Most Active Stories
- Portman Weighs In On Surge Of Unaccompanied Central American Minors Crossing U.S. border
- Remembering Jazz Musician, Columbus Native Gene Walker
- Farmer In Kasich Radio Ad Not Just A Farmer
- Troubled Charter School Chain Subject Of Federal, State Probes
- Council Approves Rideshare Regulations, Placing Charter Amendments On The Ballot
Wed November 18, 2009
Boondocks Saints II: All Saints Day
Catholic Crime Catalyst
By John DeSando, WCBE's "It's Movie Time," "Cinema Classics," and "On the Marquee"
As with the Da Vinci Code series, the Catholic Church has been a catalyst again for crime as two Irish Catholic brothers (Sean Patrick Flanery and Norman Reedus) return to cause more mayhem in Boondocks Saints II: All Saints Day. To avenge the murder of a beloved priest, the boys commit to countless bodies until they reach the alleged master mind, who has been making cameos since he rode a famous motorcycle with an American flag in the '60's.
Although I suspect writer/director Troy Duffy has been influenced by Quentin Tarantino, this Boondocks installment is no Pulp Fiction or Kill Bill for that matter. It's just a garden variety, stylized revenge story with enough blood and beautiful guns to attract an audience that cares little for nuance or deep characterization. The addition of a bad girl FBI agent (Julie Benz) with the good looks of a successful cougar is welcome given the high count of ugly thugs.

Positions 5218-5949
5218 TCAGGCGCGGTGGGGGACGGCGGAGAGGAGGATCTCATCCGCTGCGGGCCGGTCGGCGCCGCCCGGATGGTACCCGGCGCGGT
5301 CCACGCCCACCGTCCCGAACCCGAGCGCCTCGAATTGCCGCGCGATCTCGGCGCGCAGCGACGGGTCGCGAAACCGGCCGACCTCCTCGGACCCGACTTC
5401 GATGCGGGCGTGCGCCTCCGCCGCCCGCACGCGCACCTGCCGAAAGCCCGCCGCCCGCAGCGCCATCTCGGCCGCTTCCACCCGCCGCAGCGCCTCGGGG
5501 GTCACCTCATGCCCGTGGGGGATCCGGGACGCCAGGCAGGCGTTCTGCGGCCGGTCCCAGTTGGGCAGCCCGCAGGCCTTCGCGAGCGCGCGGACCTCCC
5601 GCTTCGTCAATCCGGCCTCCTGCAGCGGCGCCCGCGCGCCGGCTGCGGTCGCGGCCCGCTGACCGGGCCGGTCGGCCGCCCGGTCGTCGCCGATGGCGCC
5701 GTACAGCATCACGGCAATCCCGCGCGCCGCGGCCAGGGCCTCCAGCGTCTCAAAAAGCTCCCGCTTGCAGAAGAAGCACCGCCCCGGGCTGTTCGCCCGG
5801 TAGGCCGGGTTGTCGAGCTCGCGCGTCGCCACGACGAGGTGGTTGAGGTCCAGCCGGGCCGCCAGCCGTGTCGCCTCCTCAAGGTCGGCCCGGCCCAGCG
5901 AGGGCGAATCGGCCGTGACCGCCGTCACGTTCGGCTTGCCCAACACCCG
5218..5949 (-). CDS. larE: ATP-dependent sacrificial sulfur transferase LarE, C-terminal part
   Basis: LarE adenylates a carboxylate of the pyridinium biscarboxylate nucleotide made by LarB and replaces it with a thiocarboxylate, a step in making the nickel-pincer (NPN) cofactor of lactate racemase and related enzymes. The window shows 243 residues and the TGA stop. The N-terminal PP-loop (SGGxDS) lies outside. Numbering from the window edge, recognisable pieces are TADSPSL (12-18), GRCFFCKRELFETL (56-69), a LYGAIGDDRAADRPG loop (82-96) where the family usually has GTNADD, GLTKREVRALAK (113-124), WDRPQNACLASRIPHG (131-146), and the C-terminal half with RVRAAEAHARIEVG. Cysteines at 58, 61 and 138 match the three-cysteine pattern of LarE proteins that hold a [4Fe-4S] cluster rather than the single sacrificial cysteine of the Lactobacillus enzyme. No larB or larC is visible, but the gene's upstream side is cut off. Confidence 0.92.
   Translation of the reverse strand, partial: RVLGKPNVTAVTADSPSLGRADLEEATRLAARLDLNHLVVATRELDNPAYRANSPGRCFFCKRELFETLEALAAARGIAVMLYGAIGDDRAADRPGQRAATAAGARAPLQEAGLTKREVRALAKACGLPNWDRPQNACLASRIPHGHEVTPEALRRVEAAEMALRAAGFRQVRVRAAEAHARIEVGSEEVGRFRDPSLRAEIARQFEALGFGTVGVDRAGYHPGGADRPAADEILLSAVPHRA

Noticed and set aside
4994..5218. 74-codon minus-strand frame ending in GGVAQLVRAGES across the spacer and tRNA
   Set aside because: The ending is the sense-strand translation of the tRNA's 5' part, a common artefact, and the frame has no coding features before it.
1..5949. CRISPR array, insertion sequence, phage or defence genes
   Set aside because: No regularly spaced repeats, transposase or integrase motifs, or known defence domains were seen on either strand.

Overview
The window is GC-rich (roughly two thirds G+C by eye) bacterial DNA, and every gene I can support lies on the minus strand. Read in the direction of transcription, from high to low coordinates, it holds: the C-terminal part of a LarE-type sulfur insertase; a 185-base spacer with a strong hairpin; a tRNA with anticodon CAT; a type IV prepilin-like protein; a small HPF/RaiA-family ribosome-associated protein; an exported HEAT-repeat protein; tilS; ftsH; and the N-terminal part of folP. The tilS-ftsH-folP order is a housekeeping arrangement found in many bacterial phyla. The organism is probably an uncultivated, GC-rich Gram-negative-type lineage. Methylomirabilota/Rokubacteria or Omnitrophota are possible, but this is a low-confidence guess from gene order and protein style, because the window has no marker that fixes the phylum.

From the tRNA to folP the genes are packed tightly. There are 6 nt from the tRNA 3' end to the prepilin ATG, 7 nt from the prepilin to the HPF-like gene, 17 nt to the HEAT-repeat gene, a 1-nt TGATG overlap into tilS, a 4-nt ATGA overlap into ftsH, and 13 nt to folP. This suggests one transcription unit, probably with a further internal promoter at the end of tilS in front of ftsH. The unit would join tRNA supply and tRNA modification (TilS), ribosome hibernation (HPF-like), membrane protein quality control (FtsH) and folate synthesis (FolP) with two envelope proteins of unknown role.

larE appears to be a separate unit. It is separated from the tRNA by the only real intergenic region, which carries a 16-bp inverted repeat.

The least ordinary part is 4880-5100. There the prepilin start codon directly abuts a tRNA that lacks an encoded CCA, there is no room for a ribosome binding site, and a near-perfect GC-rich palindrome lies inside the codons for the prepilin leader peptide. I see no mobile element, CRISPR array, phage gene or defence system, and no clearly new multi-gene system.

The addition of the boys' elderly gun-totin' father lends new meaning to the idea of family loyalty, Mafia or otherwise. The good news is that the film employs only a few Irish stereotypes such as heavy drinking. No ethnic group is left unscathed, especially the Spanish and Italians, perhaps because their cooking is so much better than the Irish's that the more of them the director can dispatch, the better the Irish stew.
A stew it is, not fine film dining. In the end, the boys seem poised in prison to break out and go after the Vatican. Or at least I hope so because all my Catholic training says the priests have much more mischief left than just Dan Brown silliness.
Boondocks Saints II: All Saints Day is a holy mess of murder. Didn't they all learn that those are mortal sins worthy of eternal damnation, or maybe we're all to expiate our sins by seeing the film?
John DeSando teaches film at Franklin University and co-hosts WCBE 90.5's It's Movie Time, Cinema Classics, and On the Marquee, which can be heard streaming at http://publicbroadcasting.net/wcbe/ppr/index.shtml and on demand at http://www.publicbroadcasting.net/wcbe/arts.artsmain
Contact him at JDeSando@Columbus.RR.com